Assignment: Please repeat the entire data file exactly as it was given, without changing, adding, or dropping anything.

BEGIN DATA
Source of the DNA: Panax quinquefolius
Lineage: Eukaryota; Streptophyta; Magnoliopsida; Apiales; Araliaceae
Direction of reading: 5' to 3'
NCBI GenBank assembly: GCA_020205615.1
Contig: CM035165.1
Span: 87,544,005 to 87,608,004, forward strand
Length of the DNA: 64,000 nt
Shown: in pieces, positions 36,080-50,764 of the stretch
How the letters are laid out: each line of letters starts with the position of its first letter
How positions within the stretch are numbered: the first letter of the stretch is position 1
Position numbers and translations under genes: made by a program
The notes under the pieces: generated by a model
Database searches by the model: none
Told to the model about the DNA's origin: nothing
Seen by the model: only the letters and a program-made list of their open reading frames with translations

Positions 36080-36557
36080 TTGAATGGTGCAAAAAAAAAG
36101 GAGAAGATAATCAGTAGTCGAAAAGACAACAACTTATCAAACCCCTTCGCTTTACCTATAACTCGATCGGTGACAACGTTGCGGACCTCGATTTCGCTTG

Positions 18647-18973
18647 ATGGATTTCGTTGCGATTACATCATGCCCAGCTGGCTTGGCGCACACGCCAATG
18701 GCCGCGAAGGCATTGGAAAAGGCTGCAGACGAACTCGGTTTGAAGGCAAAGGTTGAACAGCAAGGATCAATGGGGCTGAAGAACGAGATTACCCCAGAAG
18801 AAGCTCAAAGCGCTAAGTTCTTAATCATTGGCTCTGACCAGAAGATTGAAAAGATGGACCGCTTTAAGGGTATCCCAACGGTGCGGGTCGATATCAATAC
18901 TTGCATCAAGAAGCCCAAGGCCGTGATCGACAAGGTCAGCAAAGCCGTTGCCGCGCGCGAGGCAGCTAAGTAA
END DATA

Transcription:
Source of the DNA: Panax quinquefolius
Lineage: Eukaryota; Streptophyta; Magnoliopsida; Apiales; Araliaceae
Direction of reading: 5' to 3'
NCBI GenBank assembly: GCA_020205615.1
Contig: CM035165.1
Span: 87,544,005 to 87,608,004, forward strand
Length of the DNA: 64,000 nt
Shown: in pieces, positions 36,080-50,764 of the stretch
How the letters are laid out: each line of letters starts with the position of its first letter
How positions within the stretch are numbered: the first letter of the stretch is position 1
Position numbers and translations under genes: made by a program
The notes under the pieces: generated by a model
Database searches by the model: none
Told to the model about the DNA's origin: nothing
Seen by the model: only the letters and a program-made list of their open reading frames with translations

Positions 36080-36557
36080 TTGAATGGTGCAAAAAAAAAG
36101 GAGAAGATAATCAGTAGTCGAAAAGACAACAACTTATCAAACCCCTTCGCTTTACCTATAACTCGATCGGTGACAACGTTGCGGACCTCGATTTCGCTTG

Positions 18647-18973
18647 ATGGATTTCGTTGCGATTACATCATGCCCAGCTGGCTTGGCGCACACGCCAATG
18701 GCCGCGAAGGCATTGGAAAAGGCTGCAGACGAACTCGGTTTGAAGGCAAAGGTTGAACAGCAAGGATCAATGGGGCTGAAGAACGAGATTACCCCAGAAG
18801 AAGCTCAAAGCGCTAAGTTCTTAATCATTGGCTCTGACCAGAAGATTGAAAAGATGGACCGCTTTAAGGGTATCCCAACGGTGCGGGTCGATATCAATAC
18901 TTGCATCAAGAAGCCCAAGGCCGTGATCGACAAGGTCAGCAAAGCCGTTGCCGCGCGCGAGGCAGCTAAGTAA